It’s hard to miss the buzz around mobile. Smartphones equipped with near field communications to instantly share video and voice control to allow for a handsfree web experience.New tablets like the Microsoft Surface, iPad Mini and Kindle Fire HD are tearing up the advertising airwaves. But mobile is not just another chapter in the smaller, faster, cheaper device story. And it’s not tiny web or shrunken PC applications. Instead, mobile is the flash point for a holistic, far-reaching change for your business. Your app is in your customer’s pocket. What will you do with that privilege? The answer is that you will deliver mobile engagement experiences that empower people with smart apps and products to take the next most likely action in their immediate context and moments of need. Mobile engagement experiences focus on people and their needs, not companies and their processes.
Over the last year, Ted Schadler and I have interviewed literally hundreds of CIOs, technology vendors, integrators and mobile design firms to capture and codify the state of the art in mobile engagement. And we’ve seen some great examples along the way as:
Customers hive around smartphone apps that deliver service at their convenience. Consumers download and use apps from Walgreens, American Airlines, Bank of America, and Wal-Mart, and 700,000 other app builders. Walgreens has a best-in-class app for reordering prescription drugs. Refill from your account, scan your prescription bar code, or type in the prescription number. Then automatically refill at a nearby store.
One of the most enjoyable tasks as a Forrester analyst is reviewing all of the Groundswell awards submissions. And we know many of you also look forward to seeing the innovative approaches that other B2B companies use to listen to and engage with customers. This year, we received 45 entries and we judged submissions across seven categories: Listening, Talking, Energizing, Spreading, Supporting, Embracing, and Mobile.
Earlier in November, we announced the winners and then presented a Webinar to Forrester clients where we discussed the awards process, criteria, highlights, and named all the winners. And we described why they won their awards as well as featuring many other entries that we thought warranted an honorable mention.
Download this podcast to hear more from Kim Celestre, Zachary Reiss-Davis, and myself about the Groundswell B2B Awards (it runs for around 45 minutes):
2013 is going to be an amazing year for mobile and web developers for a number of reasons, but the top one on my list today is the advance in tooling. This isn't simply a turn of the crank adding a few features/functions to the existing state of the art but instead the realization of a growing paradigm shift in how developers (experience creators, to quote my colleague Mike Gualtieri) create software. Today the majority of web and mobile apps are written by developers manually writing source code in text editors or IDEs, but tomorrow's tooling is becoming much more visual in nature. Here are the three tooling areas that excite me looking forward to 2013.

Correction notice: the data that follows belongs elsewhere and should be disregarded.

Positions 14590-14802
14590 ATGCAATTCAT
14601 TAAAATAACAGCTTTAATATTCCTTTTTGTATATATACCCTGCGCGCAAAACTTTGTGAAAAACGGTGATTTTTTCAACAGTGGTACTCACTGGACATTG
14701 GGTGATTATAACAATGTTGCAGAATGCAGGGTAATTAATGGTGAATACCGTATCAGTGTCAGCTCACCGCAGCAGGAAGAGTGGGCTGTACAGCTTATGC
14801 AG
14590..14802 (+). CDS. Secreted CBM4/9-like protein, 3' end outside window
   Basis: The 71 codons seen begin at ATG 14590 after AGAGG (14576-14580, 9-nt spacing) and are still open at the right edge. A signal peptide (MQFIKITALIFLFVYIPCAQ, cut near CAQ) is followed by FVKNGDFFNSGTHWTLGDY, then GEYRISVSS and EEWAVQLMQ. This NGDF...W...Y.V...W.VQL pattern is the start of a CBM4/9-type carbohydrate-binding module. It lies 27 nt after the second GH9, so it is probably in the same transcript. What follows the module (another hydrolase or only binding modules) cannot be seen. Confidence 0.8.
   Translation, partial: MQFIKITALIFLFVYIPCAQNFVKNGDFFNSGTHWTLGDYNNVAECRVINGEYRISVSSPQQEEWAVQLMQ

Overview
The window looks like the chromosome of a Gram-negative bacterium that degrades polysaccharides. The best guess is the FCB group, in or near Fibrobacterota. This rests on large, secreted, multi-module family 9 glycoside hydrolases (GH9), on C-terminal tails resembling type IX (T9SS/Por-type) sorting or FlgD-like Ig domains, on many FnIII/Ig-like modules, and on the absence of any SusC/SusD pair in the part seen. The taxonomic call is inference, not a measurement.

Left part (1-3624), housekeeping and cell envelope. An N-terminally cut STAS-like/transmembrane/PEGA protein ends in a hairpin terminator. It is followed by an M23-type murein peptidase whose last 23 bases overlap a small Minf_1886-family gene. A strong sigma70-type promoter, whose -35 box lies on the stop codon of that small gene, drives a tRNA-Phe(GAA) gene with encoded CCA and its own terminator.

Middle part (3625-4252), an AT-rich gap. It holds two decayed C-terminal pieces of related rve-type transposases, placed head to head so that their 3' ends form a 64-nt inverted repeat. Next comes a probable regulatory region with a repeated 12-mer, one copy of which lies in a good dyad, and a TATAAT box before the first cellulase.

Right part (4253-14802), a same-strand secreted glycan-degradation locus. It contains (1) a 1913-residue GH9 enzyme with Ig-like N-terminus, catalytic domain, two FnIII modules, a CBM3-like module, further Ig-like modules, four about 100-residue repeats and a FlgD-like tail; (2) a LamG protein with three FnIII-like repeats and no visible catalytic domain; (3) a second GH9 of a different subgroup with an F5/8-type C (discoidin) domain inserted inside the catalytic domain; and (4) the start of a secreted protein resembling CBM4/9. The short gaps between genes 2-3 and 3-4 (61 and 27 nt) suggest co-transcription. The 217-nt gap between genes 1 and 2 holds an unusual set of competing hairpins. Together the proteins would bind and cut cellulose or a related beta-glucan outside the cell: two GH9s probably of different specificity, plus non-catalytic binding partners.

This summer Switzerland’s incumbent carrier, Swisscom, launched a simple but revolutionary new mobile tariff, Natel Infinity. Infinity is a speed-based tariff that comes in the versions XS, S, M, L, and XL, which represent download speeds ranging from 200 kbit/s to 100 Mbit/s. Prices range from CHF59 to CHF169 per month (€49 to €139). Significantly, the tariff throws in unlimited national voice, SMS messaging services, and data usage without any additional charge (XL even comes with unlimited international calls to most destinations and SMS).
The idea is simple: The greater your urge for fast mobile services, the more you pay — irrespective of which apps you use and how you wish to communicate. All that matters is speed. In this respect, Swisscom has replicated for the mobile world a tariff approach that is already fairly common in the fixed-line world. I believe this move by Swisscom is noteworthy in two respects:
It effectively pulls the rug from under the OTT voice and messaging services like WhatsApp and Tango by removing the arbitrage potential created by time- or distance-based pricing schemes.
It brings in line capital spending on and actual demand for network infrastructure capacity.